"This is an especially appropriate day for our testimony because, were it not for the 'marriage penalty,' April 2 would have been our 14th wedding anniversary." Angela M. Boyter H. David Boyter

Angela and David Boyter, the suburban Maryland couple whose successive quickie divorces and remarriages dramatically brought the issue of the marriage tax penalty to the attention of the American public a few years ago, pleaded their cause before the House Ways and Means Committee yesterday.

Noting that they have saved almost $15,000 in taxes over the past five years bby living together unwedded following their third divorce, they asked Congress to allow married couples the option of filing separate single-rate or joint income tax returns, whichever is to their financial advantage.

When Congress reduced the tax rates for single persons back in 1969, it inadvertently penalized married couples by making them pay more in taxes than they would have paid had they remained single. There has been a 149 percent increase since then in the number of unmarried men and women living together, although the social revolution is probably more to blame than the tax code.

Moreover, the divorce rate has increased by 96 percent. The Internal Revenue Service doesn't know how many "tax divorces" have taken place although the Boyters claim to have heard from many couples who followed their example.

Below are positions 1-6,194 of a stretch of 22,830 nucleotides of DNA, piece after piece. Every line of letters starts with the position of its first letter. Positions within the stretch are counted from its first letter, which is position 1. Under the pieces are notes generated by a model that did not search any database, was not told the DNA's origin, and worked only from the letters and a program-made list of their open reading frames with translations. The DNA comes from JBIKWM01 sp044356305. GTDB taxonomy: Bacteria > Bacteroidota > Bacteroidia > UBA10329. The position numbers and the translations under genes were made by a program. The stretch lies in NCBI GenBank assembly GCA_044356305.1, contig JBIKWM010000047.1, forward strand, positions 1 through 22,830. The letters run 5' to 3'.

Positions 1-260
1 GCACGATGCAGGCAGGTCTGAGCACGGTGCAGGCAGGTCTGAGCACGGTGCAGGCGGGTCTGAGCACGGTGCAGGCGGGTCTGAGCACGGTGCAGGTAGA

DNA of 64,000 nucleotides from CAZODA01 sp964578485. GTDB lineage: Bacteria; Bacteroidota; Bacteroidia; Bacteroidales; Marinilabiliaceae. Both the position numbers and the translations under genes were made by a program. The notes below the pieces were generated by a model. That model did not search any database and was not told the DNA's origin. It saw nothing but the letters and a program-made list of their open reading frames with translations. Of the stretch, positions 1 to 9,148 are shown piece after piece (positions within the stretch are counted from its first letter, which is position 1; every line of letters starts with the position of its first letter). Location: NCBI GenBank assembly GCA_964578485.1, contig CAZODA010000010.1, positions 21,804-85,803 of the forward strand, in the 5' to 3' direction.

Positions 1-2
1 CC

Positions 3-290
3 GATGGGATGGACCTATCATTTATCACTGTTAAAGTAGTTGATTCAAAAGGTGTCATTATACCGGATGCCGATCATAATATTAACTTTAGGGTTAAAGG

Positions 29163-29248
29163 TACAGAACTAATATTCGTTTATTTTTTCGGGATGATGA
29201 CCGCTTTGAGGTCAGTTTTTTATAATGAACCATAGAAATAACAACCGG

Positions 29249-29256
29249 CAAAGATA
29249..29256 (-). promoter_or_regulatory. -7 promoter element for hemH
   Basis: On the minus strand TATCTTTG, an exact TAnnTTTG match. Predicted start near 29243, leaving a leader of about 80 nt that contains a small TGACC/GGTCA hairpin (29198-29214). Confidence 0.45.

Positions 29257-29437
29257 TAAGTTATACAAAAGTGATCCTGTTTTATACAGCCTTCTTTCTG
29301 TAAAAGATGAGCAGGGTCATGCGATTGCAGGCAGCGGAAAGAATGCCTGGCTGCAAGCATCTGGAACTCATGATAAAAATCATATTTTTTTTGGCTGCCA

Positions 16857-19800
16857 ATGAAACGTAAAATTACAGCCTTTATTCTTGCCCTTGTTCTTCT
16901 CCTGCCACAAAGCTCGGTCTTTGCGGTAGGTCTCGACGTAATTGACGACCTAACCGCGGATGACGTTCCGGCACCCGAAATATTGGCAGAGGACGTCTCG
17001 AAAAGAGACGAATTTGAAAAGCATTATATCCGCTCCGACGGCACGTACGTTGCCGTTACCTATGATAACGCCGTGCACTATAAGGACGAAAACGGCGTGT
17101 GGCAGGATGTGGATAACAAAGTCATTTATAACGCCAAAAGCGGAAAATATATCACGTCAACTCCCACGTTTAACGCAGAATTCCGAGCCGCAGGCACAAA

Gail Jamin and Bob Jamin of Greenwich, Conn., formerly Mr. and Mrs., have even set up Tax Divorce Consultants Inc. to safeguard partners' legal rights when they divorce for tax purposes. The services include making "palimony" arrangements.

The number of married women in the work force is increasing, tax divorce notwithstanding. Six out of 10 working marriages today have two wage earners. By the end of the decade, it is estimated two-thirds to three-quarters of all married women will be working.

Sen. Charles Mathias (R-Md.) has introduced a bill to give married couples the option of filing together using married-couple rates or separately while using the rates for single persons. Yesterday he urged the Ways and Means Committee to expedite similar legislation introduced by Rep. Millicent Fenwick (D-N.J.).

The Treasury has estimated the revenue loss of the Mathias and Fenwick proposals at $8.3 billion. Another option would alleviate the marriage penalty partially by allowing a deduction from the adjusted gross income of the lower-paid spouse, resulting in about a $3.5 billion loss to the Treasury. A 10 percent deduction, for example, would eliminate about one-third of the present marriage penalty.

In his testimony yesterday, Emil M. Sunley, deputy assistant Treasury secretary for tax policy, said the Carter administration isn't prepared at this time to recommend any of the proposed solutions. Yet in answer to a question, Sunley said that the need to minimize revenue losses would be a factor in the administration's eventual choice.

As the president's spokesman, Sunley came in for some good-natured joshing from committee members about Carter's reticence. "Will you take a position on this after the primaries?" asked the ranking minority leader, Barbara Conable (R-N.Y.), referring to Carter's refusal to divulge budget cuts before his state's election. Then he added, "For an administration that prides itself on leadership, we are left with a certain degree of wallowment."